Equipment Finance Conversation Series – 30 July 2014

Outstanding Success

Hosted by the Westpac Group in Sydney, this July 30th LIXI Conversation Series focused on the recently released Equipment Finance standard. The session was thoroughly enjoyed by the attendees and panelists and was the most well attended LIXI Conversation Series since the session’s creation in 2012.

The LIXI Conversation Series was formed to facilitate high-level, non-technical conversations focusing on common industry issues, specifically where further efficiency could be gained by the lending community. Since inception, industry response to the series has been positive and the series has grown in both popularity and scope, covering such topics as NCCP, the LIXI 2.0 initiative and Electronic Guidebooks.


The panel consisted of representatives from lenders Westpac and BOQ Finance; technology companies Insyston and NetSol Technologies; and mortgage manager Moody, Kiddell and Partners. This combination of individuals, with their extensive knowledge of the asset finance industry across the whole value chain, set the foundation for a well-rounded, robust conversation.

The session covered the background and current status of the Equipment Finance standard, the first LIXI standard to be released outside of mortgage lending and the first based on CAL 2.0. A standard of many firsts, the meat of the session focused on the industry business case for this $40.1 billion industry.

The panelists agreed that there were several specific areas which saw their organisations participate in the Equipment Finance working group and continue to support a collaborative approach to standards development. Building platforms based on standardized data allows for efficiencies, both up and downstream from the point of sale, reduces re-keying errors and allows sales staff to concentrate on sales, rather than compliance/administration.

One of the major industry benefits identified was the ability of legislation to keep up with the speed of technological change. Specifically, the group discussed sign on glass, electronic acceptance of a loan agreement and other technological advances which are pushing the ability of legislation and regulation to adopt. Several lending organisations confirmed that they are committed to extending the scope of the law, in order to service their customers using the latest and most convenient technologies.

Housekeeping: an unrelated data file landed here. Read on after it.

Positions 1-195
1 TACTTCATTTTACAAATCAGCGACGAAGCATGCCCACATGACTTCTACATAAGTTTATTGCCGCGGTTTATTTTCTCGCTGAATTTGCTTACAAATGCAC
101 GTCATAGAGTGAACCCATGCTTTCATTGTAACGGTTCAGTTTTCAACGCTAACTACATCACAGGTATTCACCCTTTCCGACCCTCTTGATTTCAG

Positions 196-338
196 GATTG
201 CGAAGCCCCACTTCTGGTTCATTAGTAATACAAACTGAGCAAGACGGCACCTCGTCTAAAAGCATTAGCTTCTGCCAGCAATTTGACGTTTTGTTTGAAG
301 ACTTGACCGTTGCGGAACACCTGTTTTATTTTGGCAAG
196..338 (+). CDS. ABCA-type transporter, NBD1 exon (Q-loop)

Attendees and panelists agreed that standardized data is no substitute for exceptional, common sense business processes. They agreed that reducing re-keying and reprint errors, whilst decreasing processing times, created benefits for the bottom line as well as for customers.
Community discussion also focused on the impact the new standard will have on operations, speed of processing, business workflows and the customer experience. Benefits and issues were discussed and the session was closed out by both panelists and participants describing what the future holds for asset finance as an industry and as a silo of lending.

A Place for Candour

One of my favorite comments from a panelist during the session was that there is absolutely a place for hearty, even vicious, competition in certain areas of lending, but that the data is not that place.

I liken this to an image I have in in my mind’s eye of the Olympic Truce(i). This ancient tradition of setting aside conflict for a predetermined amount of time in order to ensure the safe travel of competing sportspeople, celebrate a religious holiday or take in the harvest has always fascinated me. As self-aware persons, we can recognize our inclusion on several groups simultaneously; by family, nation, blood as well as an entire race. Sometimes the bonds of blood are called on to be served by our actions and an individual operates from within that role. But sometimes a larger role is required, as a member of the human race or a nation, and the responsibilities of other roles are set aside for a time while other alliances are served.

Both the panelists and participants of this session agreed that defining the use and properties of the data used in electronic messages within lending is not the place for competition. When business becomes a modern battle ground, the principles of the Olympic Truce apply to today’s environment just they did to the battle ground of old. In some cases, the reason for a truce is to define and agree on the data necessary for an entire industry to evolve. The fact that this truce often takes place within the LIXI working group context was not lost on the participants of the session.

Positive Feedback

Community sentiment regarding this event was overwhelmingly positive and I was excited to receive many positive comments from participants following the event.

A hearty thank you to the panelists and to the Westpac Group for contributing to this successful event. Here’s to keeping the fires of collaboration burning fiercely, for the good of an industry.

The full event presentation is available to logged-in LIXI Members, here (select from right hand menu).

Jennifer Hill
LIXI Membership Administrator

Posted: 4 August 2014